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Supreme Court Endorses Corruption

Money is free to buy anything, including the public trust.  The U.S. Supreme Court ruling today apparently overturns more than a century of efforts to curb the attempts of individuals, groups and corporations to buy government favor.

One interpretation I have heard (but not documented in the two references provided below) is that the personal, group or corporate source of donations or ads need not be identified.  The donor/sponsor is free to use any alias.  For example, Al Qaida could fund a TV campaign under the name of Patriots to Save America.  Of course, this is a ridiculous example, but apparently something like this would not violate any law that could exist in compliance with this ruling.

Another example, an anonymous donor could fund ads that promote a candidate making a promise to do something that in fact the candidate directly opposes.  This would force the candidate to spend campaign funds to attempt to correct the misrepresentation, diverting attention and resources from his/her true campaign.  Of course, misrepresentations of candidates is a common campaign tactic, but if the source of the misrepresentations is known there can be political blowback against the candidate that the sponsor of the misrepresentation actually supports.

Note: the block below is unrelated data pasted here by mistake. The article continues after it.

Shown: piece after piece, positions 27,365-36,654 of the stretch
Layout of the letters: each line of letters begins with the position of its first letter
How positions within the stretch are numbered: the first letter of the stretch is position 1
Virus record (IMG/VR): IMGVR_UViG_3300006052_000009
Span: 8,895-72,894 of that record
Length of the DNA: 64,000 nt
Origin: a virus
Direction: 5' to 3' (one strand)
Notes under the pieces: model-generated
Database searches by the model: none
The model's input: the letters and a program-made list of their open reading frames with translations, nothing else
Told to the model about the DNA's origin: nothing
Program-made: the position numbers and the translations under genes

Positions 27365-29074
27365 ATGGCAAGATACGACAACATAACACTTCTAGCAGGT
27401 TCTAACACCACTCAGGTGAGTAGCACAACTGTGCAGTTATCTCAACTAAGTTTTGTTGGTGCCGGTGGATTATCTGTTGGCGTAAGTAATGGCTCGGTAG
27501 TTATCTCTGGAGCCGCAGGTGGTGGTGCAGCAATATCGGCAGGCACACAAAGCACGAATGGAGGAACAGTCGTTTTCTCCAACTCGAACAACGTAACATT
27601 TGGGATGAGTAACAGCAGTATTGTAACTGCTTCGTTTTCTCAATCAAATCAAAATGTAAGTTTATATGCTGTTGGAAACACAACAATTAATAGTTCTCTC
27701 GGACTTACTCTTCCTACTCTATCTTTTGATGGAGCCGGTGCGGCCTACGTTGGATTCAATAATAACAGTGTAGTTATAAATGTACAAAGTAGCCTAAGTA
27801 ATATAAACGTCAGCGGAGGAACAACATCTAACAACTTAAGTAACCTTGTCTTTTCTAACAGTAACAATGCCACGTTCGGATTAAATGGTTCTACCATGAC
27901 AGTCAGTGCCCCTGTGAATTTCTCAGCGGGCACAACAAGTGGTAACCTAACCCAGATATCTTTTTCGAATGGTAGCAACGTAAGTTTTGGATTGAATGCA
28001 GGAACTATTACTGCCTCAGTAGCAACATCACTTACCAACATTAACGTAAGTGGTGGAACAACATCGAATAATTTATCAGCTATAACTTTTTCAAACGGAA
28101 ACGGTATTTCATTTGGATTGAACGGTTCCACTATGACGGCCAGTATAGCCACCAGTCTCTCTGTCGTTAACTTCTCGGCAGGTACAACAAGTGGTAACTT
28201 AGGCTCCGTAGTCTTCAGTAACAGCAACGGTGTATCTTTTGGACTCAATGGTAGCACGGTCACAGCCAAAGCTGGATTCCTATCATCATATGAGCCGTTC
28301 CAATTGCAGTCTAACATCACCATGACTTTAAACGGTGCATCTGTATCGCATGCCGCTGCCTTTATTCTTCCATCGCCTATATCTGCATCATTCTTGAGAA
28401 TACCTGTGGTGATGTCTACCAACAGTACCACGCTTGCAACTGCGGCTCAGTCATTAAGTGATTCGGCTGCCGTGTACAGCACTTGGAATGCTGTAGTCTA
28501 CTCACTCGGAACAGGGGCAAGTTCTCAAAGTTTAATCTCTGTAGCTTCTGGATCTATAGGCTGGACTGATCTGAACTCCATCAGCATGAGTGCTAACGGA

Two examples of misrepresentation that come to mind are the child and atom bomb explosion ad against Goldwater in 1964 and the Swift boat ads against Kerry in 2004.  The financial resources paying for these ads did become public knowledge and the electorate had the visibility to judge the possible motivation of the sponsors.  In the end, neither of these revelations turned the elections in favor of the candidate who was misrepresented, but the public had the opportunity to make a decision with full disclosure.

Freedom of speech is a great American right.  Responsibility should be an American requirement.  If what I understand about the full impact of this court decision is correct, further court action is required.

Two news references:

Robert Barnes and Dan Eggen in the Washington Post; and 

Adam Liptak in the  New York Times

Disclosure: No stocks mentioned.